Human rights: On 11 January Al-Shaer spoke positively about the human rights record of Bahrain’s Interior Ministry, saying that it had made a lot of progress in bringing its activities in line with human rights norms.

On 19 January Al-Shaer said that further measures needed to be taken to guarantee the independence of the National Institution for Human Rights.

During a 24 February Human Rights Committee meeting, Al-Shaer stressed the efforts being made by the state to introduce human rights reforms. Al-Shaer on 13 April called for “real cooperation” between Bahraini human rights bodies. He said that his Human Rights Committee had discussed the private bill proposing a national human rights strategy.

At the Human Rights Council in Geneva on 8 March, Al-Shaer defended Bahrain’s human rights record and criticized those who exploited the issue of human rights to “undermine security and stability”. Al-Shaer’s comments in Geneva were widely covered in the Bahraini press. Al-Shaer later raised a complaint against a “grouping” which prevented him and MP Nasir al-Qaseer from participating in one of the Geneva sessions. (12 March) On 11 March in Paris Al-Shaer spoke at a conference for promoting international dialogue, highlighting the dangerous consequences of terrorism.

Al-Shaer on 19 April strongly criticized the recent Amnesty International report coinciding with the Grand Prix, which he said was full of errors and politicized. “They depend on the hardcore opposition for information” Al-Shaer noted. He told a press conference that efforts were underway for a new and comprehensive human rights strategy, in coordination with the relevant departments.

Al-Shaer on 31 March said that his committee had discussed a proposal for a national strategy for dealing with human rights-related reporting concerning Bahrain.

Al-Shaer in a 21 May statement denied that there were prisoners of conscience in Bahrain and welcomed the cooperation between the various Bahraini entities concerned with human rights.

Al-Shaer on 6 June noted that Parliament would continue to follow up the work of the Ombudsman’s office and the Prisoners’ Commission in ensuring the highest standards of human rights and addressing violations.

National Action Charter: Ahead of the 14 February anniversary of the National Action Charter, Al-Shaer stated that the 2002 Constitution is not a memory, but rather the “reality which Bahrainis are now living”.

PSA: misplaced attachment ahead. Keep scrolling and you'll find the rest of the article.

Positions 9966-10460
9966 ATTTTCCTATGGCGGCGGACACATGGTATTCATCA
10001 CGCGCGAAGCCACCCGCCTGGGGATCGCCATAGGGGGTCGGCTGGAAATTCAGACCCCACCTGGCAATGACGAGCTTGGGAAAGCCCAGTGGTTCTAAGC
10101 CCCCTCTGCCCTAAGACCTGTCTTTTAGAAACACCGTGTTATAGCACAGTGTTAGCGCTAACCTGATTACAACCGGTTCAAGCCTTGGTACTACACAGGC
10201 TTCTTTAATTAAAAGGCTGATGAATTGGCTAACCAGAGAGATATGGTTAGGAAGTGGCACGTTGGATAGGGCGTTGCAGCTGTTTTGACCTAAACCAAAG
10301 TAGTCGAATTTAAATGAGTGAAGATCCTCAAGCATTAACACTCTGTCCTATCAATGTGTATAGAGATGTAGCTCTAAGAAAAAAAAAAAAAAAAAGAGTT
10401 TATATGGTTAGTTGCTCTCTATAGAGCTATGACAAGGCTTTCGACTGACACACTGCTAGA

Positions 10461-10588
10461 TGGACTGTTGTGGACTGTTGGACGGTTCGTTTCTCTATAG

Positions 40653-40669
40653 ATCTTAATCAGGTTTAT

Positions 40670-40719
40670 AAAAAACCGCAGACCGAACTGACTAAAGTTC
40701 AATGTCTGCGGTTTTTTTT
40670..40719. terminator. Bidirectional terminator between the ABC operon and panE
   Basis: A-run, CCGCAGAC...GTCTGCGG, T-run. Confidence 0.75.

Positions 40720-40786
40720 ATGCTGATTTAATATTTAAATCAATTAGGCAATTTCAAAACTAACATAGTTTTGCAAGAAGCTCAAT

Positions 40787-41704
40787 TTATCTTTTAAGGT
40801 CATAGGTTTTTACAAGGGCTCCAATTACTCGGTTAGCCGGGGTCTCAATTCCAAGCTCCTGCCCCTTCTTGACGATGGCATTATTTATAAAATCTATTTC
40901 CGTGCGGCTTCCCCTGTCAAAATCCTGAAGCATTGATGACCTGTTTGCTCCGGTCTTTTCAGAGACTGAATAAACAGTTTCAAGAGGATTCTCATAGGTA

Royal pardon: Al-Shaer on 9 May praised the announcement of a royal pardon, saying that the King is “the protector of the culture of forgiveness, tolerance and social reconciliation”.

Youth, culture & sport

Sport: Al-Shaer on 6 June said that the Finance Committee had called for the BD 10m assigned in the Budget for 4 cricket pitches be spent on 40 sports pitches across Bahrain.

Parliament role & constituent engagement

Private members’ bills: During the 7 April parliamentary session MPs voted to commit the Government to a time limit for implementing proposals submitted by MPs and agreed on by Parliament. Al-Shaer questioned the purpose of the proposal, warning that the Government would be likely to reject private bills in the future. He stressed the greater need for cooperation between Parliament and Government. Al-Shaer said that Government Action Plans and annual budgets would not be agreed unless they contained pledges for implementing private bills.

Secretariat General: Al-Shaer on 17 April strongly criticized comments by MP Mohammed al-Ahmed regarding the Parliament’s Secretariat General. Al-Shaer said that MPs shouldn’t interfere in the process of “change and development” and added that Al-Ahmed should “avoid illogical actions and reactions or extremist statements and positions which do not serve the national good for Bahrain and Bahrainis. He should not threaten anyone, so that others don’t accuse him of having a victim’s complex and harbouring conspiracy theories”. Al-Shaer strongly praised the Chairman of the Parliament as an “independent national figure, a man of the law and previously a judge with experience of parliamentary work”.

Al-Asalah attack: A Parliament Bureau meeting on 20 May discussed the issue of parliament employees sacked from their posts during the 2011 unrest. Al-Asalah in a 21 May statement strongly condemned comments attributed to Ali al-Aradi during this meeting calling for compensation for these employees. Al-Shaer attacked Al-Asalah’s comments saying that their statement contained language which was “abusive and rejected”. He said that accusing people of being traitors was divisive.



Effectiveness rating

  1. Standards of living, health & education – 5
  2. Housing & services 4
  3. Policing & regional security – 5
  4. Good governance & public finance – 6
  5. Economy & employment – 4
  6. Supporting constituents & youth – 5
  7. Rights & freedoms – 7
  8. Constructive Parliament role – 5
  9. Public visibility – 4
  10.  Progressive/reformist credentials – 6




Results of 2014 elections – 1st Southern

Areas covered: Isa Town

Housing blocks: 718, 720, 801, 802, 803, 804, 805, 806, 807, 808, 810

Registered voters: 7,998;   Percentage 1st round voter turnout: 71.3%


First round vote: